The Word of God today gives us encouragement. We have heard how the first Christian communities sought to live. Many of those were noted for the love that seemed to be actively at work among their members. They cared for and supported one another. At so many times since in history, we have looked back to this vision of the church, and have been inspired to work for renewal so that the church might be again what God has meant us to be.

The trials of life that come our way, from outside and from within us, upset the peace and harmony that we strive for in our community. Our history teaches us that very soon after the Christian community began the first of many persecutions occurred and internal disagreements arose. Yet, those early Christians came to realise that the times of trials were when they had experienced the consolation of the power of God in special ways. Their faith had been tested and proved like gold. In fact, they found that they had grown in faith and were stronger by passing through those painful times.

As Christians, we know that faith in the resurrection leads us to hope.

The Gospel of John tells the story of Thomas the Apostle and of his inner struggle or trial to believe in the resurrection of Jesus. It is a trial that we can relate to because we each have to enter that struggle to believe that in Jesus the Light overcame the darkness, that love defeated evil. Then we have to take the further step to believe that he is with us in our struggles and trials, so that we can look forward to coming through stronger, better and at peace within.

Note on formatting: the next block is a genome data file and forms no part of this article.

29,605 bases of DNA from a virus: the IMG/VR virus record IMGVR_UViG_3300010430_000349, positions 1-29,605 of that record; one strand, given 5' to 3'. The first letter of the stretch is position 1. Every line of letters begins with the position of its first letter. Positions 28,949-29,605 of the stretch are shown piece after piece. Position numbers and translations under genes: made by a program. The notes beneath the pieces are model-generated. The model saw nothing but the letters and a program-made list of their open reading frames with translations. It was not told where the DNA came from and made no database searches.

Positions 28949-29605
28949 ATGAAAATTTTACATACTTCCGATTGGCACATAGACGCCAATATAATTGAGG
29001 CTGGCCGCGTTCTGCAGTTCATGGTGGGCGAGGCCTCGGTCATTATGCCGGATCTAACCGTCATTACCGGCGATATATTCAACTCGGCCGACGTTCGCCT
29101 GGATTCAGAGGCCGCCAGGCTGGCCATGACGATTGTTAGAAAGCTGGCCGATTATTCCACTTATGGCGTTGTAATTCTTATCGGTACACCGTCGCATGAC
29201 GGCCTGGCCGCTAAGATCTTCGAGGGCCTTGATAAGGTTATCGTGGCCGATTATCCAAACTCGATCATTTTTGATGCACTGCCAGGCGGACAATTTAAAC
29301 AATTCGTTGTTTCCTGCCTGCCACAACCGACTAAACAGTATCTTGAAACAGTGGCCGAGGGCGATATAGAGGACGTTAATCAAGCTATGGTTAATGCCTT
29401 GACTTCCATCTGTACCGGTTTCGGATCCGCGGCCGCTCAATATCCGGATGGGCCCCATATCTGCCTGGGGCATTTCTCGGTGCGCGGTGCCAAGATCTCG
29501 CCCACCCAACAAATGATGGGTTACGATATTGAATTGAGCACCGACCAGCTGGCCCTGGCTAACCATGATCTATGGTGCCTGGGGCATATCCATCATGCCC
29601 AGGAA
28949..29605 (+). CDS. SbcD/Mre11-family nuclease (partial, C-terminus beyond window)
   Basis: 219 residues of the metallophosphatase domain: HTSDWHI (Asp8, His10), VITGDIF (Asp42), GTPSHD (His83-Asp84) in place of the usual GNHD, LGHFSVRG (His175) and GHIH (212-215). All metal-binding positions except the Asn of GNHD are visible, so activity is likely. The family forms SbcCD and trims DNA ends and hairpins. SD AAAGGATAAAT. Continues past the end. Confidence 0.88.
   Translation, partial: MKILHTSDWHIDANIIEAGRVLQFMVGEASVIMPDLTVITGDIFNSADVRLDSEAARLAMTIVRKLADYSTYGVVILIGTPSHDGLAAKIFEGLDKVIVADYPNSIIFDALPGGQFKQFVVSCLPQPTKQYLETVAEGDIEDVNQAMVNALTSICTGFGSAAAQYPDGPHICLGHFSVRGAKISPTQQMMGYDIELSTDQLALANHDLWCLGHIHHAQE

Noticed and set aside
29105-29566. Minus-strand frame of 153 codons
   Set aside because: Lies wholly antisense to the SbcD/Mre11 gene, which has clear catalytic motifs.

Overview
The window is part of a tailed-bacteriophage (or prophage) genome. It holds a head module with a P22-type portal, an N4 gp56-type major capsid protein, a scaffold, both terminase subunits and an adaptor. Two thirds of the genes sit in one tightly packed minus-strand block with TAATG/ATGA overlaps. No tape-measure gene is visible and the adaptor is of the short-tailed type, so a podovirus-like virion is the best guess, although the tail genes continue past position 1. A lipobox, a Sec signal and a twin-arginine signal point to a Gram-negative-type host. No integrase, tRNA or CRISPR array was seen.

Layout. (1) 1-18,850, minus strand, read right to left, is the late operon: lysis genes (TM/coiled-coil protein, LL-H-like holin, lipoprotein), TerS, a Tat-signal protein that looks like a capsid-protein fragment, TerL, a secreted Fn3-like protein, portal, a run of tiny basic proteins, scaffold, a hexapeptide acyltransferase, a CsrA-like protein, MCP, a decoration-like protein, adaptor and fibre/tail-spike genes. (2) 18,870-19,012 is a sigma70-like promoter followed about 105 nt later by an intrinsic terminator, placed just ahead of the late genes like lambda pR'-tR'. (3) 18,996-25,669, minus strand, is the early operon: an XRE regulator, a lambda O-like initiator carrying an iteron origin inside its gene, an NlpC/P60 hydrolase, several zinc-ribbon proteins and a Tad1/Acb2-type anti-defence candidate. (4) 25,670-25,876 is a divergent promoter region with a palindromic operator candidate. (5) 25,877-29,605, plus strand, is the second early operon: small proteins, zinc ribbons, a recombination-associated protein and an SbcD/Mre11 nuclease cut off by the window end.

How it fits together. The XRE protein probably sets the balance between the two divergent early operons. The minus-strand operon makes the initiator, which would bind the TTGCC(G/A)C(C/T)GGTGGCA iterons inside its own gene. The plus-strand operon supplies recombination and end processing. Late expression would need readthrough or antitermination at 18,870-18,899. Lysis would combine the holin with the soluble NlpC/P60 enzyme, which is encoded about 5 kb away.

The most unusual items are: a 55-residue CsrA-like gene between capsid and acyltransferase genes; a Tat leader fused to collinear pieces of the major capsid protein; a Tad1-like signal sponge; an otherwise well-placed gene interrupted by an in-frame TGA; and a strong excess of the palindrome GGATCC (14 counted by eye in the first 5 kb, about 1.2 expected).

A big part of Thomas’ difficulty was trusting the witness provided by the Church, when the Good News was announced to him by the women and the other apostles that Jesus was risen from the dead and had been seen by them.

The Thomas story itself is Good News because it shows the lengths that Jesus went to, out of concern for Thomas, to meet him and help him overcome his difficulties. Jesus did not reject him for his lack of faith and trust. In the long-run, Thomas would become an outstanding apostle, bringing the story of Jesus and God’s love, beyond his homeland, to far off lands and cultures. He would be seen as a man of faith, hope and love, and so many were attracted by him, first of all, and then they asked to become part of his community of Christians, as they came to know Jesus, whom they had not seen for themselves.

So it is for us as we make our way through this time of pandemic. The faith that we have in Jesus and what we know about his love for us gives us encouragement. We are restricted so that our communities can be made safe and the more vulnerable in our neighbourhoods and families will not be exposed to the potentially deadly virus.

This live-streaming of the Mass in a way keeps us close to Jesus and reminds us that he is with us. When we pray for spiritual communion later the sacred bond with him is strengthened by his grace. And the bond with one another in the parishes is also strengthened.

Without seeing him, we believe.